Yesterday, Norfolk County District Attorney Michael Morrissey announced the Norfolk County Grand Jury handed down 12 indictments for animal abuse and one indictment for misleading police in the on-going investigation of the suspect in the Puppy Doe case.
“Today’s indictments move the existing case from the Quincy District Court to the Norfolk Superior Court,” District Attorney Morrissey also reported.
In Massachusetts, a District Court can only impose a maximum sentence of two and a half years in a county House of Correction. Previously, the District Attorney’s Office indicated each count of animal abuse carries a five-year prison term.
“Only a justice of the Superior Court can order longer terms to be served in a State Prison,” District Attorney Morrissey explained.
Morrissey said that the suspect’s arraignment on these indictments in Norfolk Superior Court has not yet been scheduled, but that he expects it to be set before December 20, when the defendant would otherwise return to the Quincy District Court. “At the time of the Superior Court arraignment, the District Court case will be withdrawn as superseded.”
The suspect plead not guilty to multiple counts of animal cruelty and one count of misleading police investigators at his arraignment in late October in Quincy District Court. At the arraignment, Judge Mark S. Coven ordered the suspect held on $500,000 cash bail.
Like you, we will continue to closely follow criminal proceedings against the suspect. To learn more about what you can do to prevent future case of animal abuse, visit arlboston.org/take-action.
From the very beginning of the investigation into Puppy Doe’s abuse, we wanted the person responsible for this heinous crime to be found and brought to justice as quickly as possible. The Quincy Police Department and the District Attorney shared our sense of urgency in identifying the perpetrator, and we want to thank both organizations for their diligence and continuous hard work in pursuit of justice for Puppy Doe.
For the safety of people and animals in our community, we feel a tremendous sense of relief that a suspect is now in custody.
The arrest comes after many weeks of dedicated and intensive investigation by the Quincy Police Department. We look forward to attending the press conference tomorrow morning at Quincy Police Department headquarters following the arraignment of the suspect to share more details of the investigation.
If one of the “to-do” items on your Columbus Day Weekend list of activities is adopt a new pet, all three of our adoption centers in Boston, Brewster, and Dedham have cats, dogs, bunnies, and more just waiting to meet you.
Our focus: getting them healthy and ready for adoption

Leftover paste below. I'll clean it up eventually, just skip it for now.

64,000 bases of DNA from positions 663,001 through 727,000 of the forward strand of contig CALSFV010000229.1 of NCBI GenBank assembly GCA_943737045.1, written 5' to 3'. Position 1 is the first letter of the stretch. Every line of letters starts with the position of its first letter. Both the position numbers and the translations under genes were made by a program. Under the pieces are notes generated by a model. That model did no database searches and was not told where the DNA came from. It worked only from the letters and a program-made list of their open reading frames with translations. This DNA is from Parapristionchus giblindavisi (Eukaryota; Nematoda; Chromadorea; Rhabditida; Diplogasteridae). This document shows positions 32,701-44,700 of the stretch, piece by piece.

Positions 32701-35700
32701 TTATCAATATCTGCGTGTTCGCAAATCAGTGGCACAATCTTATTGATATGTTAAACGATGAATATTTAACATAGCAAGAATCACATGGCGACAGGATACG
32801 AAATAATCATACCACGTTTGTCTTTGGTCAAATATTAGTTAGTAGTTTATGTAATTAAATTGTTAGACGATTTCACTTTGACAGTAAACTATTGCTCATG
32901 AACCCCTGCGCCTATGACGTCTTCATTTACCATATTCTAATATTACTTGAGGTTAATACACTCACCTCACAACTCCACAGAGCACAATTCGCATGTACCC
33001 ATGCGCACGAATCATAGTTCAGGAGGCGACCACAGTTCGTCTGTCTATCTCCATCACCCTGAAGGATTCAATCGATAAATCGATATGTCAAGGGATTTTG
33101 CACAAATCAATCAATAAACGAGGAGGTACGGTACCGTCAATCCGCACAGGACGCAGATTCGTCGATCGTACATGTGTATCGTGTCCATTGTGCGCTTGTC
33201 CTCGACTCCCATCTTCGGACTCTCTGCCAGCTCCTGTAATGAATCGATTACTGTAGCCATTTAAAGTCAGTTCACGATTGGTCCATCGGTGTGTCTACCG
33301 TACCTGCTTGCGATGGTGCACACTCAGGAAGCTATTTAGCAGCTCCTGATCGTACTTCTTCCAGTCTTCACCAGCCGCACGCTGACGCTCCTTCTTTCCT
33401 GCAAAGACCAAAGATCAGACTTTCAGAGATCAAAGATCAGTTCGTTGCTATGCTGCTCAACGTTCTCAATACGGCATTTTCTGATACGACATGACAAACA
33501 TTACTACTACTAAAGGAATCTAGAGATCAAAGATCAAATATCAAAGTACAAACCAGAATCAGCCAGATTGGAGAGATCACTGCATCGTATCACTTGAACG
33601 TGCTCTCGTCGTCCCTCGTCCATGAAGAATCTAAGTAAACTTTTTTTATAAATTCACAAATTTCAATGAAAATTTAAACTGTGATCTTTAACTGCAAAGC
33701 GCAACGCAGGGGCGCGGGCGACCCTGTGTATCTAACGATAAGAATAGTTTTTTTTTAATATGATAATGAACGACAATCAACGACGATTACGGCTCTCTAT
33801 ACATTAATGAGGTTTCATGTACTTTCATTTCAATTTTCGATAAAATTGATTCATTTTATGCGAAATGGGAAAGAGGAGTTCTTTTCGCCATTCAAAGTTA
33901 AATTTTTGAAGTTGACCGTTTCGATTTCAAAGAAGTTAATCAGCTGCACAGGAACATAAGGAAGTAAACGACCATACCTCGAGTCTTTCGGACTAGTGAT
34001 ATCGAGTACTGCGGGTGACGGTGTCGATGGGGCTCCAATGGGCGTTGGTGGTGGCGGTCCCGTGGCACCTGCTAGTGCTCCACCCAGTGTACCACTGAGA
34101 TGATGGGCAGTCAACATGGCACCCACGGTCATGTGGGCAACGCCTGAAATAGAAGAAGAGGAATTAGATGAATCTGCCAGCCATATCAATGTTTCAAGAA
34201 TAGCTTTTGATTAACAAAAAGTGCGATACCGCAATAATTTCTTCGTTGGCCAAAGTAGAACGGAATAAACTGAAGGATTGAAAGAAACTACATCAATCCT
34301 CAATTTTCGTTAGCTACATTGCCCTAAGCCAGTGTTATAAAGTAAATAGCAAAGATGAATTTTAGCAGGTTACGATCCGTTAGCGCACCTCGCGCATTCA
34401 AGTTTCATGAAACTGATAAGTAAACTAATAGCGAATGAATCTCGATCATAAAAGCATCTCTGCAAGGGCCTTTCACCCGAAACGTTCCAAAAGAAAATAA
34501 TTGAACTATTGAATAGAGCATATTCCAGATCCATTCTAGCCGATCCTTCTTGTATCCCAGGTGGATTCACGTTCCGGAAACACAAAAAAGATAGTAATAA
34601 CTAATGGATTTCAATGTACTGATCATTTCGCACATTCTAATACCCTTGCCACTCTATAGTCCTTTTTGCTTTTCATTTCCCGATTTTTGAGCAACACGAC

During a drug and weapons raid on a home in Middleboro, MA, on Wednesday morning, police found 17 pit bulls–4 adults and 13 puppies–jammed into a small crate. All the dogs were emaciated and dehydrated; the puppies covered in feces and riddled with worms.
The local veterinarian who provided urgent care to the puppies described them as “little bone racks,” and believes at least one of the puppies wouldn’t have made it through another night if authorities hadn’t found him.
Middleboro Animal Control contacted the Animal Rescue League of Boston for help, and all but one of the rescued pups checked into the three ARL adoption centers in Boston, Dedham, and Brewster. The one puppy too sick to travel remained under the care of the local vet. (UPDATE: Once this puppy was healthy enough she was brought to the ARL and placed in our foster program. We call her Baby Bell.)
Watch a video of Boston’s Channel 5′s report on the care Middleboro pit bull puppies will receive from the ARL:
As widely reported in the media, the puppies had clearly been living in cruel conditions.
Lt. Alan Borgal, director of the ARL’s Center for Animal Protection, suspects the dogs’ previous owner, now under arrest, had a side-business selling dogs: “I think this was a case of a ‘backyard breeder’–an individual who’s not professional breeder and just trying to make a quick buck. They don’t put a lot of care into the animal.”
Over the next few weeks, care-givers at the ARL’s adoption centers will focus on getting the pups healthy and ready for adoption. In spite of their rough start on life, these little guys and gals are snugly, playful, and sweet-as-can-be.
We will keep you posted on their progress and when they will be ready for adoption!
Once alone and starving, Sandy’s story has a very happy ending
On Day 2 of Adopt-a-Dog-Month, we wanted to share the very special story of Sandy and Bill.
Sandy, a stray 7-year-old Chow mix dog, who roamed an industrial park south of Boston for over a year was an animal in desperate need of rescue.
Through all four seasons, she endured the harsh New England weather just barely surviving before the ARL Rescue Team received a call about her this past January. The team successfully rescued her just in time on one of the coldest days of the year.
Because of the prolonged exposure to rain and snow, Sandy had lost a majority of her fur. Her skin red and raw, her body exhausted and emaciated, she spent most of her first few days at our Boston adoption center cowering behind her bed.